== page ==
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nana’s green tea KUMAMOTO PARCO
Kumamoto, Japan / 2013


Nanaha Co, Ltd is a company that sends the “new form of Japan” to the world through “mattcha”. They provide high quality mattcha in menus that are arranged modernly, such as mattacha latte. The space inside the shop is designed to be a “modern tearoom”, not a “Japanese style tea room”. According to the owner, it is a way of expressing their feeling to make a shop that allows the customers to enjoy the traditional Japanese culture with a modern interpretation.

Tadaoki Hosokawa, who was closely connected to Kumamoto Prefecture, had served to authorities of the times such as Yoshiaki Ashikaga, Nobunaga Oda, Hideyoshi Toyotomi and Ieyasu Tokugawa and built the foundation of Higo Hosokawa Clan that continues till this day. Moreover, like his father Yusai, Tadaoki was famous as a person of a culture as well as a master of the tea ceremony. He is one of Sen-no-Rikyu’s 7 leading pupils.
At the Kitano Grand Tea Ceremony, he built a tea house named “Shoko-an” (a house built under a pine tree). This house was later called “Shoko-den”. The size of “Shoko-en” is nijo-daimoku, the floor is shimo-tokoza, the fire pit is daime-giri, the roof is kirizuma-zukuri / kokera-buki and the alcove post is made of unpeeled pine. Inside the room, there are a two-level shelf, a folding screen and a shitaji-mado window. The color of the wall is black, which is unusual. Although the size of the room is nijo-daimoku, the windows are displayed as in a yojo-han sized room. Therefore, inside the “Shoko-an” is very bright. This time, I had recreated “Shoko-ken”, which was made by Tadaoki that had a close relationship with Kumamoto, in a modern style. What I actually did was to use a expand metal as a partition and paint the color differently on each side. When you look it from one side, it is beige as matched to color of trees around it. However, when you go inside, the space is surrounded by black walls. I had reproduced the distinctive black wall of “Shoko-ken” by using a modern material.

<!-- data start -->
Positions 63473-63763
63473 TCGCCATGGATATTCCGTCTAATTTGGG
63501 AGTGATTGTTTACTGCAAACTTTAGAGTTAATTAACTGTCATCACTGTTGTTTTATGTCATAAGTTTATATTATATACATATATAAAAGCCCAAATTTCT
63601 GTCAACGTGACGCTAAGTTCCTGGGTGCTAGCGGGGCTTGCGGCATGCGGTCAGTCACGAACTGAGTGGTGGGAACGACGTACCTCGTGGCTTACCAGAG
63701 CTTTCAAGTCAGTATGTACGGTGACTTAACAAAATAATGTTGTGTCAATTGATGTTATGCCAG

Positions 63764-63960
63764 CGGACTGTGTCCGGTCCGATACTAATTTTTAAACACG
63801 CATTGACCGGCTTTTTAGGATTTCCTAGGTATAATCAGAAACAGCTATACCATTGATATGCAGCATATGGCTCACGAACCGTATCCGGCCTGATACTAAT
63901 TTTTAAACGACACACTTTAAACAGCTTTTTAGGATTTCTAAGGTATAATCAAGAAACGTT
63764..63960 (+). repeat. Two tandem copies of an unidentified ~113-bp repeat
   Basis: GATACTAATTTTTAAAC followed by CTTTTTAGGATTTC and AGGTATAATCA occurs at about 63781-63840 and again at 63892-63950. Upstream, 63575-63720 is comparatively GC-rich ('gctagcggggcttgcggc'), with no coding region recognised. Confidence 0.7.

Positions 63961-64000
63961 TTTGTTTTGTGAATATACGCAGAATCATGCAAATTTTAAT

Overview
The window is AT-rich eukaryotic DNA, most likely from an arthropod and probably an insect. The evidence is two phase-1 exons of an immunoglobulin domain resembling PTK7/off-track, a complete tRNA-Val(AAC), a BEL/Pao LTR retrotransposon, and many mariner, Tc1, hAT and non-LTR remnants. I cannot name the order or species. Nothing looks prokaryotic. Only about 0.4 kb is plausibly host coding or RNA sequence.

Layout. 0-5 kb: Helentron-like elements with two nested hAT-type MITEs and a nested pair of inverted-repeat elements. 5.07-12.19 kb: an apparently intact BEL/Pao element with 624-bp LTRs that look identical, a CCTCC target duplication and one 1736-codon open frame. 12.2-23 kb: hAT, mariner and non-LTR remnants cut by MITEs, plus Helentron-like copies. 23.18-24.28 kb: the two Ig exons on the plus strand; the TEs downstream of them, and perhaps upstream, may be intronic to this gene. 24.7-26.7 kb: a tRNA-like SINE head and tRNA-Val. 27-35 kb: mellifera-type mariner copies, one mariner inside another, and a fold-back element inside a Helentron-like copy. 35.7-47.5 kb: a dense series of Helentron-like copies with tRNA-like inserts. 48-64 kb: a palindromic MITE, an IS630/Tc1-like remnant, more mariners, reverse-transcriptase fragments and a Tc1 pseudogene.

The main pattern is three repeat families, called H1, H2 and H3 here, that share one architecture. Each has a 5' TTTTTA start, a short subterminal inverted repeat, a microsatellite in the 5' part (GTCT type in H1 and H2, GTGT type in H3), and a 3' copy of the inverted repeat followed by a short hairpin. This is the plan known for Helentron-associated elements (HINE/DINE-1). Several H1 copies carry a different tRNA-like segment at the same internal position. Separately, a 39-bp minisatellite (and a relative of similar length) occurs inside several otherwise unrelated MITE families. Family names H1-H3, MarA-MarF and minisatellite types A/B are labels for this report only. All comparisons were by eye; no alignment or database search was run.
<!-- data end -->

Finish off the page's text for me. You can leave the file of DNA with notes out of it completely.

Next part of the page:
Photos by Keisuke Miyamoto

Shoten Kenchiku Sep. 2014 Issue